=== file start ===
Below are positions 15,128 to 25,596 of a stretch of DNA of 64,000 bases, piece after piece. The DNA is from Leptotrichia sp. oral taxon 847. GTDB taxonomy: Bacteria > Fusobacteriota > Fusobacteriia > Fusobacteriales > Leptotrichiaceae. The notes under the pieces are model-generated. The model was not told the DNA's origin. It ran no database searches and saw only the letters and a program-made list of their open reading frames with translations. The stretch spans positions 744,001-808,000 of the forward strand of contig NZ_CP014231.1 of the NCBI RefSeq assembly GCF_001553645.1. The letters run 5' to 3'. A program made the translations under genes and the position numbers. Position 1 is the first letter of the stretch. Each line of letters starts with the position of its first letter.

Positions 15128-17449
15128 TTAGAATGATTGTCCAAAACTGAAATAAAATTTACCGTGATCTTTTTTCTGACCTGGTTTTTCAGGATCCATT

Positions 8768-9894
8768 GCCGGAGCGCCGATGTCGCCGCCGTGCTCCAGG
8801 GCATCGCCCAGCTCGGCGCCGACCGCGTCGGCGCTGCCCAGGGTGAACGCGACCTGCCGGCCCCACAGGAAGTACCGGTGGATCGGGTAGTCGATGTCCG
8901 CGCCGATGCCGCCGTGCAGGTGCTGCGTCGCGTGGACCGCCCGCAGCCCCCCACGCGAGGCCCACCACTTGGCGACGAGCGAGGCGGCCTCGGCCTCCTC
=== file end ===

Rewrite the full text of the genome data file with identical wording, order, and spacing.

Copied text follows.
Below are positions 15,128 to 25,596 of a stretch of DNA of 64,000 bases, piece after piece. The DNA is from Leptotrichia sp. oral taxon 847. GTDB taxonomy: Bacteria > Fusobacteriota > Fusobacteriia > Fusobacteriales > Leptotrichiaceae. The notes under the pieces are model-generated. The model was not told the DNA's origin. It ran no database searches and saw only the letters and a program-made list of their open reading frames with translations. The stretch spans positions 744,001-808,000 of the forward strand of contig NZ_CP014231.1 of the NCBI RefSeq assembly GCF_001553645.1. The letters run 5' to 3'. A program made the translations under genes and the position numbers. Position 1 is the first letter of the stretch. Each line of letters starts with the position of its first letter.

Positions 15128-17449
15128 TTAGAATGATTGTCCAAAACTGAAATAAAATTTACCGTGATCTTTTTTCTGACCTGGTTTTTCAGGATCCATT

Positions 8768-9894
8768 GCCGGAGCGCCGATGTCGCCGCCGTGCTCCAGG
8801 GCATCGCCCAGCTCGGCGCCGACCGCGTCGGCGCTGCCCAGGGTGAACGCGACCTGCCGGCCCCACAGGAAGTACCGGTGGATCGGGTAGTCGATGTCCG
8901 CGCCGATGCCGCCGTGCAGGTGCTGCGTCGCGTGGACCGCCCGCAGCCCCCCACGCGAGGCCCACCACTTGGCGACGAGCGAGGCGGCCTCGGCCTCCTC